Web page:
Wednesday, June 4, 2014
Castle Rock Companion - Thinner
While Thinner is a fairly thin volume by King standards, the story still feels more appropriate for a short story rather than a novel. A man accidentally kills a gypsy woman with his car, and he is cursed to become thinner and thinner until he wastes away. I can't help but think that is maybe how the story started out, and King ended up writing more until the length was fatter and fatter and became a novel. Regardless of his intentions, we linger a little too long on what I feel is otherwise a pretty cut and dry tale.
You might expect a tale where the "villain" is a Romani person to be unfair to them, but while King may be relying on some stereotypes to tell the tale I don't think he crosses the line to offensive. In fact, he spends a lot of time being sympathetic to their situation and the way they are run out of town even when they follow all the rules. Unfortunately, that also means we end up with a fairly unlikable protagonist for the story. Billy Halleck is a quite literal fat cat lawyer at the beginning of the story, and while he learns a few things here and there, he isn't really all that changed by the end of it besides his weight. I think that's another reason the story feels like it should be short to me - that lack of growth is expected for shorter length stories but novels should really be about how someone changes.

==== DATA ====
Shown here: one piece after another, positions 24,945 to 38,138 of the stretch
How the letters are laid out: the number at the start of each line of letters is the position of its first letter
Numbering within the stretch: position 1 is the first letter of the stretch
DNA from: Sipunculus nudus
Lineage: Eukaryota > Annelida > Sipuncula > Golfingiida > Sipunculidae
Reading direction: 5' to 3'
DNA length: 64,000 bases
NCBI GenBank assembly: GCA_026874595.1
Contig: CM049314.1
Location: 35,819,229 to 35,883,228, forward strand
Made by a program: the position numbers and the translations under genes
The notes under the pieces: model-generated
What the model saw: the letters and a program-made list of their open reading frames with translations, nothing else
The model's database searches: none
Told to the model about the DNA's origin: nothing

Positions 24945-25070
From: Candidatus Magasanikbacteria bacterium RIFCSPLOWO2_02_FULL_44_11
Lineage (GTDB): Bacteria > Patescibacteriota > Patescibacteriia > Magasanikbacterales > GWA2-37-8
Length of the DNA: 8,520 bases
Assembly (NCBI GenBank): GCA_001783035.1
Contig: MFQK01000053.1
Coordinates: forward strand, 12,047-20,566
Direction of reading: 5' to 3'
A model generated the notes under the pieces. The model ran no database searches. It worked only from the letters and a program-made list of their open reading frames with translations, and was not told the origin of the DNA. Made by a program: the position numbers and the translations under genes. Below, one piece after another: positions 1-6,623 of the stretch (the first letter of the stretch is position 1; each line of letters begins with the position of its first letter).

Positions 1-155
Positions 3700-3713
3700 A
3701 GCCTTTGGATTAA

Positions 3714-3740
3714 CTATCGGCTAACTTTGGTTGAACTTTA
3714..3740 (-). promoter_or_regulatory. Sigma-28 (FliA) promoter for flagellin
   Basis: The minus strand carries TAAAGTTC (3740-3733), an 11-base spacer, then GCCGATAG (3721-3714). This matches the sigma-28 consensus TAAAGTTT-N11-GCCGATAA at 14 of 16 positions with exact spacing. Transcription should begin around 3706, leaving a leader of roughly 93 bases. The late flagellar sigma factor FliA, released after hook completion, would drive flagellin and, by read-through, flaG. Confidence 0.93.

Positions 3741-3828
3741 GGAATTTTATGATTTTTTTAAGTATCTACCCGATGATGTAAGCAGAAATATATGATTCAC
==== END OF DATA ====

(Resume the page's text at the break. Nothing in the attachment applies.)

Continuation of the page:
That said, I did enjoy the ending as it gives Billy exactly what he deserves.
The film, directed by Tom Holland, is a faithful adaptation. Things seem to happen a little faster but it all works out in pretty much the same fashion as the novel. In this case, I wouldn't have minded if they had taken some time to change things a little, maybe make Billy a more likable character, as it would give us someone to sympathize with. As it is, I don't like the movie for the same reasons I don't like the novel. It's a well made film, I just don't like the story.
There's also the issue of how to show Billy's transformation. While it's become vogue of late for actors to lose a ton of weight (and if the 2014 awards are any indication, it's enough to make them hand you an Oscar) given the generally short shooting length for films an actor could not safely lose the weight required here. They remedy this by giving him a fat suit at the beginning. Fat suits make all actors pretty much look the same. The bulging cheeks tend to look corny and they affect how much emotion the actor can portray. Robert John Burke is adequate in the role but any chances he would have had to shine are buried under the prosthetics. There's a brief period where he gets to look like himself, and then they use more prosthetics as he becomes dangerously thin, layering on wrinkles to get the look. It makes him look old rather than thin. I wonder if the CGI of today would be more suited to the task of handling something like this now.
It's probably no surprise, but in my opinion this is definitely a King novel and film that you can skip.